Advancement opportunities often depend on previous work experience and training. Repairers with extensive knowledge of equipment may be qualified to become manufacturing sales representatives.

Important Qualities

Color vision. Telecom technicians must be able to distinguish different colors because they work with color-coded wires.

Customer-service skills. Telecom technicians who work in customers’ homes and offices, should be friendly and polite. They must be able to teach people how to maintain and operate communications equipment.

Dexterity. Telecom technicians’ tasks, such as repairing small devices, connecting components, and using hand tools, require a steady hand and good hand–eye coordination.

Mechanical skills. Telecom technicians must be familiar with the devices they install and repair, their internal parts, and the appropriate tools needed to use, install, or fix them. They must also be able to understand manufacturers’ instructions when installing or repairing equipment.

Troubleshooting skills. Telecom technicians must be able to troubleshoot and devise solutions to problems that are not immediately apparent.

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Systems Installer Career Paths

Systems Installer
Technician Team Leader Assistant Manager
Owner
7 Yearsyrs
Technician Team Leader Manager
Project Manager
7 Yearsyrs
Technician Team Leader Store Manager
Service Manager
6 Yearsyrs
Service Technician Maintenance Technician Electrician
Maintenance Supervisor
7 Yearsyrs
Service Technician Electrician Maintenance Supervisor
Maintenance Director
11 Yearsyrs
Service Technician Field Service Technician Systems Administrator
Information Technology Manager
7 Yearsyrs
Installer Driver Foreman
General Contractor
5 Yearsyrs
Installer Security Officer Computer Technician
Senior Service Technician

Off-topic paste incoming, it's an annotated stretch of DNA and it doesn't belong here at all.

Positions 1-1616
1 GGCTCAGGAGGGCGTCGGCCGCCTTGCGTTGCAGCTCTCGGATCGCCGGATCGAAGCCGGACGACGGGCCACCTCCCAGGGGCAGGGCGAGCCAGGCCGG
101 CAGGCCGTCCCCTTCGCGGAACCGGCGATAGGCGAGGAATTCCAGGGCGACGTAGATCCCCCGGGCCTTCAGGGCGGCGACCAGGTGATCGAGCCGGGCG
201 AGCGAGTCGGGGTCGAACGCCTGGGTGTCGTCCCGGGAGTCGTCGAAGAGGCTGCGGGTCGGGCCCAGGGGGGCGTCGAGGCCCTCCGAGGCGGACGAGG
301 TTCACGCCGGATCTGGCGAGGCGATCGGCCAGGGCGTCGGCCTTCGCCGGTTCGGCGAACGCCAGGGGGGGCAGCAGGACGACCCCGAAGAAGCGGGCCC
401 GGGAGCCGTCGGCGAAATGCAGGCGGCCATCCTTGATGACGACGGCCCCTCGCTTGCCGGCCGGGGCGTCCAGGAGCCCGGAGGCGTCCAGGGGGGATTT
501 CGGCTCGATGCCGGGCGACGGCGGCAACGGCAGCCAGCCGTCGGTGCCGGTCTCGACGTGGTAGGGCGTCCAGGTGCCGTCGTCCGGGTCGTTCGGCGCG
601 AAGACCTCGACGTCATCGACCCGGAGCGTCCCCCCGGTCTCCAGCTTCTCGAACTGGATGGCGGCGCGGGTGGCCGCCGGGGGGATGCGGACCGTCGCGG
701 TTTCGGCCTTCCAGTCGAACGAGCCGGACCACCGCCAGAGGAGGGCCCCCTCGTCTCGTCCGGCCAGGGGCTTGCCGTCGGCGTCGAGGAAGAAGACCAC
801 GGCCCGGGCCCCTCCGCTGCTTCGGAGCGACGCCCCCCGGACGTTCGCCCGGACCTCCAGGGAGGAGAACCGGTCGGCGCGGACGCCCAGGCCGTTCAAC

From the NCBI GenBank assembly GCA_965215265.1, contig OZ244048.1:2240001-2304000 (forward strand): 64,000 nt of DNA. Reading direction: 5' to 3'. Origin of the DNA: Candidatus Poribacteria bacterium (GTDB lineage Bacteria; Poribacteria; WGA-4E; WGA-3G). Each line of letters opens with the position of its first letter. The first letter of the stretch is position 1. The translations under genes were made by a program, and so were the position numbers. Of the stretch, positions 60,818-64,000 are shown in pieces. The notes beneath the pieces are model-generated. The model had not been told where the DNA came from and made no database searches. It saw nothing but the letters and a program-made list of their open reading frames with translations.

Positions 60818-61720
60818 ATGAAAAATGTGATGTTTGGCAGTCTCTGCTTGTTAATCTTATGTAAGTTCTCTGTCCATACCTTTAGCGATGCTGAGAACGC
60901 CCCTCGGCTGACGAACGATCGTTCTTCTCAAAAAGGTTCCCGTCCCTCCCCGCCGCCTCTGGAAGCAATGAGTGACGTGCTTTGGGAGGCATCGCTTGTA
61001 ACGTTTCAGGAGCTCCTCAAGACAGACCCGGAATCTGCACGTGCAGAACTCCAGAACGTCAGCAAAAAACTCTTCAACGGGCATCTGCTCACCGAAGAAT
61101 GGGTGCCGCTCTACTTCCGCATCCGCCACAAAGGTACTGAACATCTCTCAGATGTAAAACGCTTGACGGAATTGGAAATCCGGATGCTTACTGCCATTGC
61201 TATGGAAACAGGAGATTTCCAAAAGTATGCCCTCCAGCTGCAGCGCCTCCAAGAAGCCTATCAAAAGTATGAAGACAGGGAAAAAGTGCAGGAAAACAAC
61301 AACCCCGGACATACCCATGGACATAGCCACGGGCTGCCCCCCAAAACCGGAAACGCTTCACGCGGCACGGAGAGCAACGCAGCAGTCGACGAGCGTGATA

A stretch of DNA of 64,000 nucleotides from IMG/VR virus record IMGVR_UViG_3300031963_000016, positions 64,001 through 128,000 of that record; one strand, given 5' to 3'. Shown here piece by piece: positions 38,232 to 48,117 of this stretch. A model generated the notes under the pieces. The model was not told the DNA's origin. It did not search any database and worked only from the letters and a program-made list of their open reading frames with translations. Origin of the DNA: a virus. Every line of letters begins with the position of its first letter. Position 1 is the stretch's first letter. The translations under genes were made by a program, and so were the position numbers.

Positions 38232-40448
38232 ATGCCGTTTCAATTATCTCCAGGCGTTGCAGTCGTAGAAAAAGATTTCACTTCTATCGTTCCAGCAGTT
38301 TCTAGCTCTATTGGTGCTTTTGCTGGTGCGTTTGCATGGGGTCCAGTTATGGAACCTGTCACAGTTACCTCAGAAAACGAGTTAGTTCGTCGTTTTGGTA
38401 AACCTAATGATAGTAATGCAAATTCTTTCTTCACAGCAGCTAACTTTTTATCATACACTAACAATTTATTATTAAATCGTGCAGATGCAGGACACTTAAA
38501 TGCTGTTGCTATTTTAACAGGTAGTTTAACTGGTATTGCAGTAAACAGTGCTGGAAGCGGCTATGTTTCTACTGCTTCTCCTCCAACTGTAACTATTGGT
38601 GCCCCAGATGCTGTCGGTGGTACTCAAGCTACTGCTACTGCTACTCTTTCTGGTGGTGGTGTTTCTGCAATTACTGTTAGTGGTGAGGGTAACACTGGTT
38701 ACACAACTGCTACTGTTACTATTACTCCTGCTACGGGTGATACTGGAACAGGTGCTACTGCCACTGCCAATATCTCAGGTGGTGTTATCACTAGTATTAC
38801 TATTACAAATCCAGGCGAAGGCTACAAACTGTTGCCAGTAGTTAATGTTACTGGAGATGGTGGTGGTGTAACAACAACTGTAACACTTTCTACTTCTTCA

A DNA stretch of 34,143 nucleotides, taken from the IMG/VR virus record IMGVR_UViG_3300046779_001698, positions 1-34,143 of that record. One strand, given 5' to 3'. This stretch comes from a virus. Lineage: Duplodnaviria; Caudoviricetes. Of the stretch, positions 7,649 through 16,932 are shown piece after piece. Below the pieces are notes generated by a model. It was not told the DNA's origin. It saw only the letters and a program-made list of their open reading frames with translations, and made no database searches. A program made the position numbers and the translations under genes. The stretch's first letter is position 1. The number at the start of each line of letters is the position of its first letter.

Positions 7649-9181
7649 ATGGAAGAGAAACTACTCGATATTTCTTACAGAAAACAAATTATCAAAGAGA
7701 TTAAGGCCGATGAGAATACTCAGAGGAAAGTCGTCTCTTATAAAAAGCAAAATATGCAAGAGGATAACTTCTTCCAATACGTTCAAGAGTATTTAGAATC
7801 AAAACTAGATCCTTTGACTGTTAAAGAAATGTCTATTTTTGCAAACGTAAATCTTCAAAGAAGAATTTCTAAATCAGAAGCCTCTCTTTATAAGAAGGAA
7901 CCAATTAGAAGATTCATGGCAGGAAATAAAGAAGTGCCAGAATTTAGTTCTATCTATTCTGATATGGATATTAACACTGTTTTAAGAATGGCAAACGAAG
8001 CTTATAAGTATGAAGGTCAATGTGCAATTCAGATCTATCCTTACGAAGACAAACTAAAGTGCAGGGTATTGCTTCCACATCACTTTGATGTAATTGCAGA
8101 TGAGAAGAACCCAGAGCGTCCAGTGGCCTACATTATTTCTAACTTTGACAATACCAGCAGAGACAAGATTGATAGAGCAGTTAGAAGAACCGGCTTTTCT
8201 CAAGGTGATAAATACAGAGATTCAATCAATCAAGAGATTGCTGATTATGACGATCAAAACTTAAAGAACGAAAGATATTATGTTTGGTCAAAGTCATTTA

6 Yearsyrs
Installer Field Technician Lead Technician
Technical Manager
7 Yearsyrs
Maintenance Technician Aircraft Mechanic
Lead Mechanic
6 Yearsyrs
Maintenance Technician Field Service Technician
Technical Services Manager
7 Yearsyrs
Field Service Technician Service Manager
Installation Manager
6 Yearsyrs
Installation Technician Driver Electrician
Maintenance Lead Technician
7 Yearsyrs
Installation Technician Field Technician Lead Technician
Service Technician Lead
6 Yearsyrs
Installation Technician Installation And Service Technician Hvac Technician
Maintenance Technician Supervisor
5 Yearsyrs
Cable Installer Field Technician Maintenance Supervisor
Mechanics Supervisor
5 Yearsyrs
Cable Installer Foreman Lead Installer
Supervisor Of Installation
5 Yearsyrs
Cable Installer Foreman Field Supervisor
Field Operation Manager
8 Yearsyrs
Cable Technician Low Voltage Technician
Satellite Technician
5 Yearsyrs
Cable Technician Fire Alarm Technician Low Voltage Technician
Lead Cable Technician
5 Yearsyrs
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Highest Systems Installer Salaries

Job Title Company Location Start Date Salary
Low Voltage System Installer Inter Connection Electric, Inc. New York, NY Apr 29, 2015 $47,154
Low Voltage System Installer Inter Connection Electric, Inc. New York, NY Aug 14, 2012 $44,096 -
$44,906
Low Voltage System Installer Inter Connection Electric, Inc. New York, NY Jan 31, 2011 $41,808
Drywall Systems Installer MGS Contracting LLC Atlanta, GA Jul 01, 2016 $37,670